Engineering a better world

09 Jun, 2022
 
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Creating life-saving implants for cancer patients and helping launch satellites into space are all in a day’s work for AUT alumnus Kurt Schmidt.

As Production Manager at titanium 3D printing company Zenith Tecnica, Kurt spends his days – and often his nights – making things better for people and the planet.

“The work we do is so critical that when customer orders come in, there’s no slacking,” he explains. “One delay from us could literally hold up a rocket from launching or cost someone their chance of walking again - there’s a lot of pressure.”

Working closely with global implant manufacturer OSSIS, Kurt and his team help craft complex implants for oncology patients with severe pelvic tumours. “Nothing makes us more excited than hearing that the implants we helped manufacture have allowed someone who never thought they’d walk again to be on their feet within six weeks.”

And when he’s not turning revolutionary ideas into medical parts, you’ll find him working on major space projects manufacturing components for satellites.

“Since 2016, we’ve worked with Maxar, one of the world’s most advanced satellite manufacturers. We’ve provided over 260 titanium components which are being used on five different satellites currently in orbit, and we have more than 270 parts in production and assembly on eight other satellites. These satellites are used for everything from imaging and GPS to broadband connections, so our work really is helping the world become more connected.”

Kurt, who is one of the alumni faces featured in AUT’s Find Your Greatness campaign, is an integral part of the burgeoning additive manufacturing industry. Offering a transformative approach to industrial production, he uses computer-controlled processes to create 3D objects by depositing layers of material in precise geometric shapes.

Officially described as an additive manufacturing engineer, Kurt prefers to be thought of as “a 3D printing wizard or maybe just a guy that likes to solve problems”. But whatever you call him, there’s no doubt he’s on a fast track to success in an extremely exciting field. “I joined Zenith Tecnica when I was completing my master’s. In my first month I was part of a structural satellite project, I helped manufacture multiple hip implants and processed some of the largest titanium marine parts to ever be additive manufactured.”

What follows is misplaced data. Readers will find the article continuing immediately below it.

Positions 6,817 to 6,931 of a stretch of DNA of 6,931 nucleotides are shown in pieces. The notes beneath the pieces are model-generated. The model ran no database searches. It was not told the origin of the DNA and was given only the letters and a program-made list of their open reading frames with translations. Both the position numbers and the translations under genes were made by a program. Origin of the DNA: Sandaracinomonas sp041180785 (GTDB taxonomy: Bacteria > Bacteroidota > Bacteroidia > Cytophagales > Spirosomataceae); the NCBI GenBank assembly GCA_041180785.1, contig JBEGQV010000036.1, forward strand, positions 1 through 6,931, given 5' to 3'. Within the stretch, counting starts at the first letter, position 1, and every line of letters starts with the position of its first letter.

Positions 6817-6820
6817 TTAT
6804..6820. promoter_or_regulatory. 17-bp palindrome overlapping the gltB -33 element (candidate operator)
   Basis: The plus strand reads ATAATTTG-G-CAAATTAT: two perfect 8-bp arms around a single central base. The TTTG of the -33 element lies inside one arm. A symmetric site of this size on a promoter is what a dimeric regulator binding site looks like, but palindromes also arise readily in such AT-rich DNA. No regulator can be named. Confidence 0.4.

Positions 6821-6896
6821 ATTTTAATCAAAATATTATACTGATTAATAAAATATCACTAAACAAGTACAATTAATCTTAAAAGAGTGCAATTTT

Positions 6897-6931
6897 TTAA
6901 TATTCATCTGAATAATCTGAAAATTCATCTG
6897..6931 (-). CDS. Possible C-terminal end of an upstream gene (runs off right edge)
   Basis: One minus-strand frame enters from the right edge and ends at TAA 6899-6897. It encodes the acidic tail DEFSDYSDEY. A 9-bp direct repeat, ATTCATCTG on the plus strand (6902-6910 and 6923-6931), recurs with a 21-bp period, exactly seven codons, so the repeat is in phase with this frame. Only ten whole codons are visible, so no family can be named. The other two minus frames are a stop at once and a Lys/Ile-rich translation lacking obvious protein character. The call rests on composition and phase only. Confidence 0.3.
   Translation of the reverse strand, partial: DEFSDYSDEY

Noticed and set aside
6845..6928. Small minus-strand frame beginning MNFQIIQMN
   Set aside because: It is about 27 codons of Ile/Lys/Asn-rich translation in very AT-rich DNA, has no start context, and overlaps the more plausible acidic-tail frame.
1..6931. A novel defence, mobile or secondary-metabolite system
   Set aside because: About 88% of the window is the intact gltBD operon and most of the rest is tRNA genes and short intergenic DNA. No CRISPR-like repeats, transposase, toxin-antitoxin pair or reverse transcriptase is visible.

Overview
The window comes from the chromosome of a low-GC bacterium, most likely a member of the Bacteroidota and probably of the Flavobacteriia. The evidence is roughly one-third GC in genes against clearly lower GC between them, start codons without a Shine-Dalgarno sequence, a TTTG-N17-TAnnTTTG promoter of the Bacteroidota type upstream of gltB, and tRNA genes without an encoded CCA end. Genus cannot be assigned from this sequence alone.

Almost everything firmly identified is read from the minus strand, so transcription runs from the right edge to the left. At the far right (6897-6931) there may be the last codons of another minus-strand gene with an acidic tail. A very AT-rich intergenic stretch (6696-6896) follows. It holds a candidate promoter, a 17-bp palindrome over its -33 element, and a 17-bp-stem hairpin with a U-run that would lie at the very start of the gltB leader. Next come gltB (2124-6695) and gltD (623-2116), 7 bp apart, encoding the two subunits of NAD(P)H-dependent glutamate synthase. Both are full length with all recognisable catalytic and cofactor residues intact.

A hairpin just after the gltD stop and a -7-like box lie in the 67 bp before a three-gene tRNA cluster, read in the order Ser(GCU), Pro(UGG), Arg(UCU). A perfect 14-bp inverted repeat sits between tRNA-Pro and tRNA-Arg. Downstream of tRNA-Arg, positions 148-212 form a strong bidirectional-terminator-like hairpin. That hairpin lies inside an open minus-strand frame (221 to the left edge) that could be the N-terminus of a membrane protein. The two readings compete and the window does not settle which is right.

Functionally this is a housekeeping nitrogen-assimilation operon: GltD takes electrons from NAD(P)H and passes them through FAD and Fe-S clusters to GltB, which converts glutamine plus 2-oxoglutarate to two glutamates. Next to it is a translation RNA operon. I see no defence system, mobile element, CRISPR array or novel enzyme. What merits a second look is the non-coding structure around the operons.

He’s worked his way up fast and is among just a handful of people in Australasia to have completed GE Additive’s EBM (Electron Beam Melting) Material Development Level 3 programme.

“With EBM we’re literally pulling lightning out of a crystal in a vacuum greater than outer space and firing it into metal powder smaller than a human hair!”

Luckily his AUT studies – including a Bachelor of Engineering Technology in Mechanical Engineering and a Master of Engineering with Honours (First Class) – helped prepare him for the challenge.

“AUT’s mechanical engineering programme has a strong focus on material science, advanced manufacturing and strength of materials, and teaches students how to implement these to solve realworld problems. This definitely got me job ready!”

Better still, thanks to the industry ties his professor had with Zenith Tecnica, Kurt got his foot in the door to his dream company. In his three years there, he hasn’t looked back.

“Most of our projects involve collaborating with people all over the world, from many different specialised disciplines. There are so many considerations and technical details that go into a design. It’s amazing when all of the moving pieces come together and we’re able to deliver exactly what we promised.”

Now that he’s firmly established at Zenith, Kurt has set his sights on helping double the company’s size. “What we do improves the lives of so many people so being able to help more customers would make me very happy.”

And while he hasn’t thought beyond the next five years, it’s pretty clear that whatever he does will have a positive impact.

“I like to leave things better than I found them. I grew up on Great Barrier Island, and spent years watching, learning and participating in improving our family’s living conditions through implementing technology. The things I saw my dad make out of nothing continue to inspire me – he’d take absolute junk and repurpose it into water heaters, electricity generators and just about anything that was needed.”

So is Kurt on a mission to make the world a better place? “That sounds a little ambitious! I simply try to improve what’s in front of me - and that currently happens to be satellite parts and medical implants.”

Read more inspiring alumni stories

This story was originally published in Insight, the magazine for AUT alumni and friends. Read the most recent issue of Insight for more stories of groundbreaking research and great AUT graduates who are making a difference around the world.

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